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no 1 piston tdc
the cam lobes for no 1 piston should in such a position so that a slight turn of the cam shaft one way makes the exhaust start to close and the inlet start to open or the other way the inlet start to close and the exhaust start to open
this is known as valve rock or valve overlap and occurs when the cam shaft is properly timed to the tdc position of the piston
for a twin cam engine the cam lobes position will be the same operation just that the inlet cam rock will be for the inlet cam and the exhaust cam rock will be for the exhaust cam
your honda sprocket have 1 slot in of the gear.if you c that.you have facing that two slots.and u look the plastic cover theres arrow or you see your head level your slot or timing mark.you dont problem crankshaft bcoz they have timing mark.
Are you needing the twin independent variable cam timing info or is this a cam replacement initial cam timing setting? the variable valve timing itself is dependent upon the part design, and is usually controlled by oil flow (causing the timing to change hydraulically and seems transparent to the driver). However, when replacing the cam, the timing is more of a position issue using the marks on the engine and camshafts to make sure the shafts are in the proper position.
If this is for a replacement, use the marks on the block ensuring the current valve position is the proper in relation to piston position (otherwise your pistons will punch the valves and blow the head)
its a taper fit so no markings on the gear what you do is too look on the cam shaft at the rear as i seem to remember a slot but if this is the renault engine then the slot is at a angle and not horizontal with the head ,cannot remember more but i seem to remember a mark on a cam cap housing as well ,or was that the diesel ?? Sorry but iam getting old a losing the plot as i do so many types of vehicle but a quick check is to check the position of the cams on no1 cylinder ,the rest will follow of course ,make sure the pistons are down a bit so as not to hit the valves back off a bit anticlockwise then turn the cams so the inlet is up and to the left and just moving away from the tappet as its just closed and the exhaust up and to the right then look for some indication as to the timing marks
not sure what sort of engine this is as to weither its a diesel or a petrol but most engines have the valve timing marks on the back of the cams their is a slot that has to be horizontal with the head but some VW engines have it at a angle so always check the valve positions to be sure and then crank engine over by hand 360degrees to make sure it all clears the inlet valve should be pointing up and to the left and the exhaust up and to the right
depends what engine as to where the timing marks are to be honest ,and what you mean by checking the timing ,if you mean just the spark then is pre determined by the crank sensor so its not adjustable as such without access to special diagnostic software ,but if you mean the valve timing then even with no timing marks its relatively easy ,take no1 spark plug out then turn engine till the piston come to the top ,i use a long thing screwdriver for this down the plug hole ,then remove the rocker covers over no1 cylinder and look at the valves and the inlet should have just closed and exhaust is getting ready to open ,doesnt matter on make or number of cylinders this will work then with engine in this position you can look for any alignment marks like a slot on the back of the cam is level with head face or a notch on the cam that lines up with a slot on the cam cap or whatever system your engine uses ,but no matter what make or engine it is they work on the same principle from a Ford T to a jaguar or a lotus including a radial airplane engine .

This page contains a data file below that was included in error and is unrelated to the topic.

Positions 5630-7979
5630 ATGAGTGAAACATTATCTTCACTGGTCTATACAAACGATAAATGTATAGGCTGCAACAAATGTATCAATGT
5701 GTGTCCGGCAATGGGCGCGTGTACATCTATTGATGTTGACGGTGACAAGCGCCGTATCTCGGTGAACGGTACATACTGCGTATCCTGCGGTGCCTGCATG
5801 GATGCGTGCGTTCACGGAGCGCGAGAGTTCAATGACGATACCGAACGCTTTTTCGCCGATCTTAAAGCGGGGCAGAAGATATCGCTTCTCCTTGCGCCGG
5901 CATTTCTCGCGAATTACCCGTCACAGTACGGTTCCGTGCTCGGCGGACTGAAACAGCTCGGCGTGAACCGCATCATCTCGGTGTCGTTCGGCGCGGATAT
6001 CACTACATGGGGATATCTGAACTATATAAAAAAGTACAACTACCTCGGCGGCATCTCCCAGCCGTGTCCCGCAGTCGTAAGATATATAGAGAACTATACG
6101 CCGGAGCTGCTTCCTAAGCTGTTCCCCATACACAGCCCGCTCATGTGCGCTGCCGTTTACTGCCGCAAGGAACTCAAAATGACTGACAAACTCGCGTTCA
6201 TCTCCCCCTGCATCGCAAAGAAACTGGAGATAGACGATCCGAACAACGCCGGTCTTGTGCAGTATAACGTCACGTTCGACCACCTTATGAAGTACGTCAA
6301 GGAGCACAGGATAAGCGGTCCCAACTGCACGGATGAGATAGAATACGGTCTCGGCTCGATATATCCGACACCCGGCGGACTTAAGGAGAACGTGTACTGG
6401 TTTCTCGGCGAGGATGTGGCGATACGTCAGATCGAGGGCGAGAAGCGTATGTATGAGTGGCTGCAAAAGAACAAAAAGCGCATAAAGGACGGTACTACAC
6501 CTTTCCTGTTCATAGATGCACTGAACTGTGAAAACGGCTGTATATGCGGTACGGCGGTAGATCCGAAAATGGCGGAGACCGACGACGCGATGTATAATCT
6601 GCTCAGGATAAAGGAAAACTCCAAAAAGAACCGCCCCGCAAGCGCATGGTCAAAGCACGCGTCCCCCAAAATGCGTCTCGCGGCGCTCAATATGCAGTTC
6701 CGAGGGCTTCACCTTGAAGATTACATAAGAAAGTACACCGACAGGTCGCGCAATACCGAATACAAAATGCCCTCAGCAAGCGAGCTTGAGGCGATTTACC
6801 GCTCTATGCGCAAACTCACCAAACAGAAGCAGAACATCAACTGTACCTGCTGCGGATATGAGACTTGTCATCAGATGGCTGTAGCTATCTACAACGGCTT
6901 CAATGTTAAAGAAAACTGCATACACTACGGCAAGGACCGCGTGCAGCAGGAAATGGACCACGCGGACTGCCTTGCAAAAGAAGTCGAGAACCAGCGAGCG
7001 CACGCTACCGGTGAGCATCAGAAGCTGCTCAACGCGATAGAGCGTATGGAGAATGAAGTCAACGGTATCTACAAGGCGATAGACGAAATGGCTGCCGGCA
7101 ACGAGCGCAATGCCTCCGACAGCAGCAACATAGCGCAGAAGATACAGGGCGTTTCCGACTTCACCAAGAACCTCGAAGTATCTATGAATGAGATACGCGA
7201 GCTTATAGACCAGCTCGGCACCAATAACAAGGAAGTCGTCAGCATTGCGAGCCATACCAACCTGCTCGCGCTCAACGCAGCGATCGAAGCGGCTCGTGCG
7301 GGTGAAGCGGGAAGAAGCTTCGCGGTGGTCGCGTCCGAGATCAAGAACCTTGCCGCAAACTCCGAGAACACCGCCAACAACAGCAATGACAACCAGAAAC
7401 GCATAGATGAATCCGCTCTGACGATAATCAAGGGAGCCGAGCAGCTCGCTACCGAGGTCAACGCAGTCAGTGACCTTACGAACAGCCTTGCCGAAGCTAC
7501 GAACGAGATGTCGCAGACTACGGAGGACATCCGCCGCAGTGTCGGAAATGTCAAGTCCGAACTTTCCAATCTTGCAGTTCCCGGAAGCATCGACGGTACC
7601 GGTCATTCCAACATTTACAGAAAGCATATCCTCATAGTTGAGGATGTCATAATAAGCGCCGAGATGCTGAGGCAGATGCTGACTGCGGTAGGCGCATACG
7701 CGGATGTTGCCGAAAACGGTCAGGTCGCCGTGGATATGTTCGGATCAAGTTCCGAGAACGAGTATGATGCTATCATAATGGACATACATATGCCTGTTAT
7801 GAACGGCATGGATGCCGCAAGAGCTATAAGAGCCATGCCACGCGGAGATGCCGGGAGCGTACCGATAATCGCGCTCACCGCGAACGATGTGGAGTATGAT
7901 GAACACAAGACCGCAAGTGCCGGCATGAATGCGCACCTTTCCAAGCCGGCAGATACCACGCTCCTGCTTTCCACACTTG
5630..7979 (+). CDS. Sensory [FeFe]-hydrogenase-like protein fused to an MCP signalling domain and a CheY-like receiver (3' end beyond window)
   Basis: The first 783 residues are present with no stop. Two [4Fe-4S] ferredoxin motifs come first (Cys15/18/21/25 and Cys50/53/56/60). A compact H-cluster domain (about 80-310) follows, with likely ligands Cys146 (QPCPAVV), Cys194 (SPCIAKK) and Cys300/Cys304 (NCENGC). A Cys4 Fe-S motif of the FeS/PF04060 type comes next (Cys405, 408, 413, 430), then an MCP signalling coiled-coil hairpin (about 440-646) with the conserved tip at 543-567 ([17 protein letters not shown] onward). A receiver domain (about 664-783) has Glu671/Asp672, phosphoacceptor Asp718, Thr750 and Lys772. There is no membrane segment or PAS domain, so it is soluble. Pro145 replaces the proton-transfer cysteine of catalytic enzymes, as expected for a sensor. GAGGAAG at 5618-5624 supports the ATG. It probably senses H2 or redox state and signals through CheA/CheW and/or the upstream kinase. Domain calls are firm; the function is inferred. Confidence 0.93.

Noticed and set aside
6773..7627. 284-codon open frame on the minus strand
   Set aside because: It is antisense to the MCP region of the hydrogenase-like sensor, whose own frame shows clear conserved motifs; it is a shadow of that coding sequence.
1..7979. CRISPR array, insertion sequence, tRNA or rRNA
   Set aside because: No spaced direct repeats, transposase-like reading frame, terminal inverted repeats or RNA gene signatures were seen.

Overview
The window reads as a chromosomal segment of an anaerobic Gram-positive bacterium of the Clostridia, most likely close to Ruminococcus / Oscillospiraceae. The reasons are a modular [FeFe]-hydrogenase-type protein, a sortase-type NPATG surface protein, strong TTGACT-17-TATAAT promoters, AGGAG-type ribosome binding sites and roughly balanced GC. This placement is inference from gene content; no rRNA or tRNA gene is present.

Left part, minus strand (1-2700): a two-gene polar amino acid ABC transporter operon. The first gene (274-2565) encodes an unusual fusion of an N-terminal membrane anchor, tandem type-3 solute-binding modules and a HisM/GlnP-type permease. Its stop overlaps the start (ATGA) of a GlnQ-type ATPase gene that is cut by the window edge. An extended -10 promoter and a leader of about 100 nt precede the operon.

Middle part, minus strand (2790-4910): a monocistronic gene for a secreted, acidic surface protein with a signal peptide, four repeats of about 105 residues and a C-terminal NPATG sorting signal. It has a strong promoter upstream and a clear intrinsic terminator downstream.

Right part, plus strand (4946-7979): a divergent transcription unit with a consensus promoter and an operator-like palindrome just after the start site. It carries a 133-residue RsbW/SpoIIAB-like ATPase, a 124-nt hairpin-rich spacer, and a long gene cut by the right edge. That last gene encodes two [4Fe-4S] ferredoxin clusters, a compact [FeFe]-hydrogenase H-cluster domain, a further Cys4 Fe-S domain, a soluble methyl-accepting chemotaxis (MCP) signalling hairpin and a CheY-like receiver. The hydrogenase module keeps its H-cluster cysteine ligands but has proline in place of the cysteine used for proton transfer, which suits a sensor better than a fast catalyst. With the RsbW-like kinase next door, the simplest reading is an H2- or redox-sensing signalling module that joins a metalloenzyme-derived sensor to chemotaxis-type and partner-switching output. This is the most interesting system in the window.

easy to do ,no1 cylinder at tdc no1 and single camshaft turned till the cam lobes are where inlet has just closed and exhaust it about to open but both valves are closed ,then bring piston up to the tdc position ,pump set to spill time at no1 injector then you should see the correct marks ,turn engine over 360? by hand to ensure valves clear
Sorry i do not know off hand where the marks are but i will explain how to do it without marks ,firstly a few spots of white paint before you start makes sanse ,anyway start by slackening the camshaft retaining caps so the all the valves are closed ,take out no1 spark plug and using a nice long thing screwdriver in the plug hole locate TDC ,then look on the flywheel or the front pulley for some timing marks ,now a good clue here is that most engine have the crankshaft keyway pointing to the top of the engine --most but not all --- then move the crank back about 20? so pistons drop a bit but make sure you mark crank before dropping it back though .then look on the cam or cams if a twin cam ,and now tighten cam caps again then turn over cams till no1 cylinder has the valves closed on both inlet and exhaust with exhaust just about to open and inlet has just closed .then bring piston up to mark and fit belt --away you go brmmm brmmmm .simple isnt it .when you get the cam right look for a slot on the back of the cam or a sensor on cam lobe aligning up as this will no doubt be your timing mark ,when found white dab of paint for next time
do it by appliance of science ,TDC no1 then exhaust and inlet valves on the back of the cam so they closed ,now some vehicles have a paint mark on the inlet and exhaust marks on the gearwheel well these paint marks line up so exhaust cam wheel it says inlet so this p?ints to inlet cam wheel and the inlet cam wheel that says exhaust points to exhaust (twin cam per head ) have a play and if you cannot do it then post and i will answer tomorrow as i have a date tonight